Talk:Kingdom of Balhara
|WikiProject Former countries||(Rated Start-class)|
|WikiProject Central Asia||(Rated Start-class, Low-importance)|
- Surely. should be rewrited as an article about concept among the Bulgarian scholars. --Üñţïf̣ļëŗ (see also:ә? Ә!) 15:43, 13 December 2008 (UTC)
OR and spurious material removed
"The inhabitants of Balhara were called Bulh in the 5th-7th century Armenian geographical atlas ‘Ashharatsuyts’. The atlas describes them as an old settled, artisan and trading nation rather than nomadic tribe, inhabiting the area centered around the ancient major city of [[Balkh|Balh (Balkh) that comprised roughly present northern Afghanistan and most of Tajikistan."
What Atlas? Balkh (earlier Bactria and an ancient Iranian city) has not a thing to do with Bulgars or their ancestors, and the material provided does not provide support for the claims. No such people were ever recorded as living in Balkh by credible alternative sources, were they?
The Bulhi contributed to the ethnogenesis of the present Tajiks in both Afghanistan, Pakistan and Tajikistan, and possibly the homonymous ethnic group of Balhara in India.
Here a citation of the Brockhaus Bilder-Conversations-Lexikon, Band 1. 1837., S. 339-340. (Sorry that I couldnt find a english source, but since Iam German I will provide a small translation): "Die Bucharen, auch Tadschiks genannt, machen den civilisirtesten, allein nur den vierten Theil der Bevölkerung aus, bewohnen die Städte, treiben Landwirthschaft und sind die vornehmsten Handels- und Gewerbsleute dieser Gegenden, die außerdem von Türken, Juden, Persern und Afghanen bewohnt werden."
"The Bucharians, or Tajiks called, compromising the most civilized, but only a fourth of all people, they live in cities, live from agriculture and are the most noble merchants in this area, where also Turks, Jews, Persians and Afghans live."
For "Bucharen" I like also to add that in old german its common to write things like you speak them, therefore it could also stand for Bulgaren, which means Bulgarians. Also in other old sources the today Bulgaria (germ. Bulgarien) its called sometimes Bucharia (germ. Bucharien).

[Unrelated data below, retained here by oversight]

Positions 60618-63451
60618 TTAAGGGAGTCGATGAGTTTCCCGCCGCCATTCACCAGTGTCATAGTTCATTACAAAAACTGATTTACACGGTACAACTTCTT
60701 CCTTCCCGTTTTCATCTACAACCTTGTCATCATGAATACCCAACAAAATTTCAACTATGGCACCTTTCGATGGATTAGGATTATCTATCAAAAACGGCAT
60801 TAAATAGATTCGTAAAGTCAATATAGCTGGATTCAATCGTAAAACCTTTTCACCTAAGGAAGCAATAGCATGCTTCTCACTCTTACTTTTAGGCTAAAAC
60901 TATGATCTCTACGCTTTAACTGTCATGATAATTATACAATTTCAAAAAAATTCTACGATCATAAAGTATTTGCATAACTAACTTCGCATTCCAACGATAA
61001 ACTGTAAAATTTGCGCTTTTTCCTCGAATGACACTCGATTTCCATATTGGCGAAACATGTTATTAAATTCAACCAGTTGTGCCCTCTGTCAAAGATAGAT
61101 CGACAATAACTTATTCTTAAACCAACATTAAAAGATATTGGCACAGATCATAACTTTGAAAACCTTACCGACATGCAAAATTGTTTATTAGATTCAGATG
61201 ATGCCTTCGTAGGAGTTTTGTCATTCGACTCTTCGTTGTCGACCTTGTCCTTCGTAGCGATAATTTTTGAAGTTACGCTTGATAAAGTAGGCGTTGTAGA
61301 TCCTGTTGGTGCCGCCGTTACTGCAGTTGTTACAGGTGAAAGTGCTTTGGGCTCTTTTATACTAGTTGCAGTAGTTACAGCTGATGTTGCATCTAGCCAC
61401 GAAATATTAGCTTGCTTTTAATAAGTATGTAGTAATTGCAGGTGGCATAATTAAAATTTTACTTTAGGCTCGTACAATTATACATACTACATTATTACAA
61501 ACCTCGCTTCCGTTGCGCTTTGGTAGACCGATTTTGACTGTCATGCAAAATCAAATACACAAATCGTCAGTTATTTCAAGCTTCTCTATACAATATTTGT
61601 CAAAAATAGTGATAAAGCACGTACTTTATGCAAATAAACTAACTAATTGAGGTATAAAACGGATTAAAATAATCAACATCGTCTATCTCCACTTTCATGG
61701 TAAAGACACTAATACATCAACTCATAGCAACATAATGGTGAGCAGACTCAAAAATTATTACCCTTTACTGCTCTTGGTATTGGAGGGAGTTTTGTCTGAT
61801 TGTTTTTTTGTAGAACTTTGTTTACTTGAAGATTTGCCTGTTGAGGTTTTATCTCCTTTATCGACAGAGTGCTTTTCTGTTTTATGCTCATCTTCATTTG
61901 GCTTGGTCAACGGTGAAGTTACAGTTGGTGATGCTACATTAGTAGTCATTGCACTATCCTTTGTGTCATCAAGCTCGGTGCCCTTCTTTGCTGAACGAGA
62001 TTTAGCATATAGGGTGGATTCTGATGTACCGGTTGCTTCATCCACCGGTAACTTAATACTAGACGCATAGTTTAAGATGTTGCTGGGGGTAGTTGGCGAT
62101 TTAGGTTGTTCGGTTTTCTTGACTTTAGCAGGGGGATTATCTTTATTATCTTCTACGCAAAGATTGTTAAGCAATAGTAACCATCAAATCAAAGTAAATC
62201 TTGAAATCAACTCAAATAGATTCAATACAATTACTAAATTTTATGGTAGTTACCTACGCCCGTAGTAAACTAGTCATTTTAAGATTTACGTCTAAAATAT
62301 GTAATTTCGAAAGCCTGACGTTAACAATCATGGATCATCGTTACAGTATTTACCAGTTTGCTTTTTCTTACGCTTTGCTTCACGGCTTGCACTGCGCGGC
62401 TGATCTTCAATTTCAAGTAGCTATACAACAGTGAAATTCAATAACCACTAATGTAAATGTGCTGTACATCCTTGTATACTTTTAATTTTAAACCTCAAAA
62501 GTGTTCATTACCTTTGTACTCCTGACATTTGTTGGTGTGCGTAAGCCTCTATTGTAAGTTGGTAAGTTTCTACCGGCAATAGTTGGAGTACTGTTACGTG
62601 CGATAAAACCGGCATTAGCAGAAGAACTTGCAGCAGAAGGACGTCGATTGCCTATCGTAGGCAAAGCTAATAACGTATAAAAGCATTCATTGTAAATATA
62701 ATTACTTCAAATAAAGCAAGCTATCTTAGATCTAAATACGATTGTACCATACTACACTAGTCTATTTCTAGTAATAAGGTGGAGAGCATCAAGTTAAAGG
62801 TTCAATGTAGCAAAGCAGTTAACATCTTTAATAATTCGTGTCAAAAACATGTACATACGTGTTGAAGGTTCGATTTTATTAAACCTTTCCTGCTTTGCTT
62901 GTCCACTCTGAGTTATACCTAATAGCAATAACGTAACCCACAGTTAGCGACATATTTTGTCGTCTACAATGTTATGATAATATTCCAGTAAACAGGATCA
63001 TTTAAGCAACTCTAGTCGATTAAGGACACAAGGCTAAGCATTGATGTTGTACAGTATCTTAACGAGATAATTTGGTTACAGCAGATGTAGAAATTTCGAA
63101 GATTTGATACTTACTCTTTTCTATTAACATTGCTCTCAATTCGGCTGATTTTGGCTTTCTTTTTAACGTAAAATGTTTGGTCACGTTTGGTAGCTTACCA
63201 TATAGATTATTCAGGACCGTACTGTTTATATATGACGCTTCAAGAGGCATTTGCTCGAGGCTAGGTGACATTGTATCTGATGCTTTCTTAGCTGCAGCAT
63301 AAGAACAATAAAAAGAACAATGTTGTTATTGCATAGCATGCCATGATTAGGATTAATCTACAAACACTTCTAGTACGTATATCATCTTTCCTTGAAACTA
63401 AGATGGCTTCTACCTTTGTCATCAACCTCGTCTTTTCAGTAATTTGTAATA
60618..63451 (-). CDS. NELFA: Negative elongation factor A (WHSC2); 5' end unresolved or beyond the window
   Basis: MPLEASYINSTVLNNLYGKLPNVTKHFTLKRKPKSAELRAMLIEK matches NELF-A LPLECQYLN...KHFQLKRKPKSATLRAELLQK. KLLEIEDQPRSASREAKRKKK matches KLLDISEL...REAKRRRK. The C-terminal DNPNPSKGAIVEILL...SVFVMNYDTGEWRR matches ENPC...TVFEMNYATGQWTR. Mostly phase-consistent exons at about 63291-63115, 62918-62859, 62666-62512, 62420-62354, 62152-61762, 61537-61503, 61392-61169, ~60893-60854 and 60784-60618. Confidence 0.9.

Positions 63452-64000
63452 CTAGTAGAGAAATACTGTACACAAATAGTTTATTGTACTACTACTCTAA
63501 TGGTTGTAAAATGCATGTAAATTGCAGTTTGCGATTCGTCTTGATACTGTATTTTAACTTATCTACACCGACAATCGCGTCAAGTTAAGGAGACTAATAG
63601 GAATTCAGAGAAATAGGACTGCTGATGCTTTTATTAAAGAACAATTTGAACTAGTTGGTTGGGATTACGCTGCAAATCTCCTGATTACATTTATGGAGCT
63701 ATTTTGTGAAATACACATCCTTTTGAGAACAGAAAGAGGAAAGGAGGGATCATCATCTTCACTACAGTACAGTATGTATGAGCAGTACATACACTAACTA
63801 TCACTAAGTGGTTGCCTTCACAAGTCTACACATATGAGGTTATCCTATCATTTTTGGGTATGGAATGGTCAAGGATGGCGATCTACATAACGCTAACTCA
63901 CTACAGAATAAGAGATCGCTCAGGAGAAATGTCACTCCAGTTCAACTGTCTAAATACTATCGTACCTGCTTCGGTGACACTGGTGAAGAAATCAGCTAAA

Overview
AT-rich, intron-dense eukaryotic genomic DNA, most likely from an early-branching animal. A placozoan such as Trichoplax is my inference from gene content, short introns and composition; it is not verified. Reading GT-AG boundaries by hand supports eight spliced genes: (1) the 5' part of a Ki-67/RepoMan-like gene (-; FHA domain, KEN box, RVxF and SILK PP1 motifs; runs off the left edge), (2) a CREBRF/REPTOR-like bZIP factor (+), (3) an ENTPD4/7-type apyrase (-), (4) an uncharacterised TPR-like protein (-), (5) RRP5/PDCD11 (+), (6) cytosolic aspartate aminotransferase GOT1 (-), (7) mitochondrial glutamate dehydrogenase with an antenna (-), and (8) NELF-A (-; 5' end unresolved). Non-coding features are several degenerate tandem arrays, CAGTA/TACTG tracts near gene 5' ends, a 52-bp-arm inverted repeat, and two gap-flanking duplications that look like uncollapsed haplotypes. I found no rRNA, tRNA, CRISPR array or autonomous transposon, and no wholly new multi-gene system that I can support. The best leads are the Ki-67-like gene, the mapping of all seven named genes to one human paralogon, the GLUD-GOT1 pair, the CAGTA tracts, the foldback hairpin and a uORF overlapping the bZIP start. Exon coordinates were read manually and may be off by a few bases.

The whole theorie about the Bulgarians coming from this part of the world is not just a "new" idea of some "Bulgarian Nationalist" as you call them, but stands on serious foundations as you see here. The problem is that for now nobody made a conection between this clear evidences. Iam sorry for my bad english but Iam just a young german history student and hope you forgive me :-) —Preceding unsigned comment added by 126.96.36.199 (talk) 11:51, 24 October 2010 (UTC)
Please remember that this is an encyclopedia, not a blog. And as such, the above quote is simply abuse of the encyclopedia. Obviously no support exists for any of these statements.--Jhelyam (talk) 17:28, 20 October 2010 (UTC)
As it says right below where I'm typing, ENCYCLOPEDIC CONTENT MUST BE VERIFIABLE! What evidence is there of any connection between Bulgarians and ancient Bukhara, or Balkh? That is, that isn't pseudohistorical, such as pointing out coincidental false cognates without any use of real, verifiable comparative method. Someone, please remove this article, or change its name and theme to show that this is a theoretical construct, and not widely accepted history.
In Sanskrit, "Bal" means "strength" and "hara" means "the possessor",
Bulgaria is Volgaria
- As you mention Lithuanian language, you might possibly know that in his study of Thracian language the prominent Bulgarian linguist Ivan Duridanov registers the best parallel between Thracian and Lithuanian of all other languages, see his The Language of the Thracians. Apcbg (talk) 15:08, 12 September 2011 (UTC)